The United Nations has declared internet access as a human right, and Globe is doing its part to make sure that all Filipinos have this. In 2017, Globe connected 1.3 million Filipino homes through high-speed internet. It is well on its way to achieving its goal of connecting two million homes in 20,000 barangays by 2020. It also has a goal to provide mobile services to 95 percent of cities and municipalities in the Philippines by the end of the year.
Meanwhile, AC Infrastructure continues to contribute to the Philippines’ need for efficient transport infrastructure. Through LRMC, it has significantly improved the service provided by the LRT-1, the oldest elevated rail line in the country. Since taking over operations in 2015, AC Infra in partnership with Metro Pacific, has increased the number of Light Rail Vehicles in operation, from 77 to 109.
Within a short span of time, other improvements have been made, which have resulted in shorter time between trips and 99 percent train punctuality in 2017. Today, it only takes an average of eight minutes from arrival at the train station to boarding a train.
This has allowed the LRT-1 to accommodate even more passengers. It has an average daily ridership of 435,000, a 12 percent improvement since LRMC took over the operations in late 2015. Clearly, improving the quality of all rail systems will result in significant benefits to millions of Filipinos.
AC Infrastructure continues to look for opportunities to augment our country’s transportation challenges. It has submitted unsolicited proposals to government to build much-needed infrastructure projects.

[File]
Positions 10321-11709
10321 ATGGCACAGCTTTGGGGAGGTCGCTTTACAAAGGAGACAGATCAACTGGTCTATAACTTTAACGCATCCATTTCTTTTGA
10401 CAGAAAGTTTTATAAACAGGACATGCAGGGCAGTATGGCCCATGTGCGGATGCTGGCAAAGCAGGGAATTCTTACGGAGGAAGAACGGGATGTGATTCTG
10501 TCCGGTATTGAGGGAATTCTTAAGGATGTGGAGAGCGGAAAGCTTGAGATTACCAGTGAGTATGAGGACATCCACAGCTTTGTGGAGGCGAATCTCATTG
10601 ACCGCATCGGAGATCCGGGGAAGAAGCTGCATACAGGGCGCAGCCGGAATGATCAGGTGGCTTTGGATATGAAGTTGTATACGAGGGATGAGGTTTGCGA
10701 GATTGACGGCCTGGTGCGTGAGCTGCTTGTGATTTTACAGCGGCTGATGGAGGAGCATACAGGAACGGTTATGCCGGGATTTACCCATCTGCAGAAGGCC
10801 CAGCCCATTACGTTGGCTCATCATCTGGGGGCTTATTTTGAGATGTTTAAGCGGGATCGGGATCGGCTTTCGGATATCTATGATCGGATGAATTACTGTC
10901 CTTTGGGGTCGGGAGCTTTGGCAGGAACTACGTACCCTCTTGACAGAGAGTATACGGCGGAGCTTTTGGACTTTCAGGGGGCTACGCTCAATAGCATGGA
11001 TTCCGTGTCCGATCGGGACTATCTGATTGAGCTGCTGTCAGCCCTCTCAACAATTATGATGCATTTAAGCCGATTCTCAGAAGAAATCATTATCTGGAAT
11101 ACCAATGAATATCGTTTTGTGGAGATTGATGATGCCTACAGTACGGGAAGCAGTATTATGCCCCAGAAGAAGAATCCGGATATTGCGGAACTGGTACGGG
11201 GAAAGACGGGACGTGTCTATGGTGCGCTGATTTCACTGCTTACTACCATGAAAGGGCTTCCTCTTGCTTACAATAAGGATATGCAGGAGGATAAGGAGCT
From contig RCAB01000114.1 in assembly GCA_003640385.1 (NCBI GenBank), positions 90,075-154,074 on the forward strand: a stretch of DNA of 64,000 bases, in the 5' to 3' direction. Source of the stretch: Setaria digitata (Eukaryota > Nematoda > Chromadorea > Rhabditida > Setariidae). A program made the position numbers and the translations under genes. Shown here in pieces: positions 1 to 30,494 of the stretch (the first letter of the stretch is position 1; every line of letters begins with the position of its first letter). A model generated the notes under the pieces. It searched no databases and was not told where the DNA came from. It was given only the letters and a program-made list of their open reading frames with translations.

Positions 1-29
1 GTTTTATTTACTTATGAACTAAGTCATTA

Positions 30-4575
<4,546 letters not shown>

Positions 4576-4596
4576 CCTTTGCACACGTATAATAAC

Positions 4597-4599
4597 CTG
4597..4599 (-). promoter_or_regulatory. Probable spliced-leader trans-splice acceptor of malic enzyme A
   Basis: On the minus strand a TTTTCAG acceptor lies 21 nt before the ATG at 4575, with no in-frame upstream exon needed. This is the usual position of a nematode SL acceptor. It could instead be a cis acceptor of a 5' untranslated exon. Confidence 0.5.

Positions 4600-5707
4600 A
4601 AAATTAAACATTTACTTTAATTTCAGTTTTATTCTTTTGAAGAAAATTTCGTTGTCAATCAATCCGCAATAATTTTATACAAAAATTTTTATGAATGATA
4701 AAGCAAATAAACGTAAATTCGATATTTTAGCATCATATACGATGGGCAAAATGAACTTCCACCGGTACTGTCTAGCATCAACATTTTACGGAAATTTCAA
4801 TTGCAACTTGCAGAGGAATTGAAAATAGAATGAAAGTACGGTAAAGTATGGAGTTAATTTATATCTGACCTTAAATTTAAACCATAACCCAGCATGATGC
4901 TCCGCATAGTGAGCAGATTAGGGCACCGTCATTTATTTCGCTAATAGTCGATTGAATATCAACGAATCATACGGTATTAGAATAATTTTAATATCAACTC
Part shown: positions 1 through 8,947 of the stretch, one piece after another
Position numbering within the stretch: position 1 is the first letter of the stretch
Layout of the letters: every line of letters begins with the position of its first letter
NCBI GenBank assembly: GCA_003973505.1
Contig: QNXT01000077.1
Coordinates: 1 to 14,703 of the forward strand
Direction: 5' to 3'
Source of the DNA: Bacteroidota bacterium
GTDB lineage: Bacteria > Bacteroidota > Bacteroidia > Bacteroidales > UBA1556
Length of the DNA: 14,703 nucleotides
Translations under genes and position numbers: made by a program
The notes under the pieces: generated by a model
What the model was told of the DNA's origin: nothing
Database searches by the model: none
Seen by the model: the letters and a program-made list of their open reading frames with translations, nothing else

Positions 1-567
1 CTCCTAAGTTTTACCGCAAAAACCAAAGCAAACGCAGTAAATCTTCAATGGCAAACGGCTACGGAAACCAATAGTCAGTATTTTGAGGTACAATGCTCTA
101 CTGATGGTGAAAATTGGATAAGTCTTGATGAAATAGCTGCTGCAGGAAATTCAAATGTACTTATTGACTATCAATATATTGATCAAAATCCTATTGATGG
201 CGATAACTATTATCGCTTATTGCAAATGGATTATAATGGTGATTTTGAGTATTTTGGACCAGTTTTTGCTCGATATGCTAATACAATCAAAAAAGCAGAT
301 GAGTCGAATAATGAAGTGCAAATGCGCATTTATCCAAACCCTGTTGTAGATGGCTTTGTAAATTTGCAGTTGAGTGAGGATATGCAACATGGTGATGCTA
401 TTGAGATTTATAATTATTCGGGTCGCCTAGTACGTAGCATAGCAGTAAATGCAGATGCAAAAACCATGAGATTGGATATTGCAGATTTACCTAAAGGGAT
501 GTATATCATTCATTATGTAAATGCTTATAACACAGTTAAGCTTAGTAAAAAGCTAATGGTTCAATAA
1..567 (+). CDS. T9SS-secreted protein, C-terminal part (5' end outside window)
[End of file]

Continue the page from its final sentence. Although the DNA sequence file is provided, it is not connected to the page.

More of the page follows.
One of the most critical infrastructure needs of the country is the rehabilitation of the Ninoy Aquino International Airport. NAIA was originally built to handle only 31 million passengers every year. Last year, it handled over 42 million passengers. We have all seen how NAIA has been left behind by its regional peers in terms of airport development.
Early this year, as part of a consortium with Changi Airports, one of the world’s premier airport operators, and six other leading Filipino companies, AC Infra submitted an unsolicited proposal to redevelop NAIA. The proposal entails improving and expanding the airport’s capacity to serve passenger traffic, which has grown significantly and will continue to grow in the coming years. The consortium is prepared to spend ₱102 billion over the next five years to develop a modern airport complex that will meet the long-term passenger demand at NAIA and transform it into a world-class facility and a regional air transport hub.
Ayala’s drive to build better businesses has created innovative business models, and transformative products and services that have redefined industries and uplifted the quality of life of our customers.
With a solid track record in diversified segments of property development, Ayala Land is widely recognized for its unique expertise to develop large-scale, masterplanned mixed use estates in different parts of the country.
In building these estates, Ayala Land pays special attention to the environment and in providing a better quality of life for the communities it serves.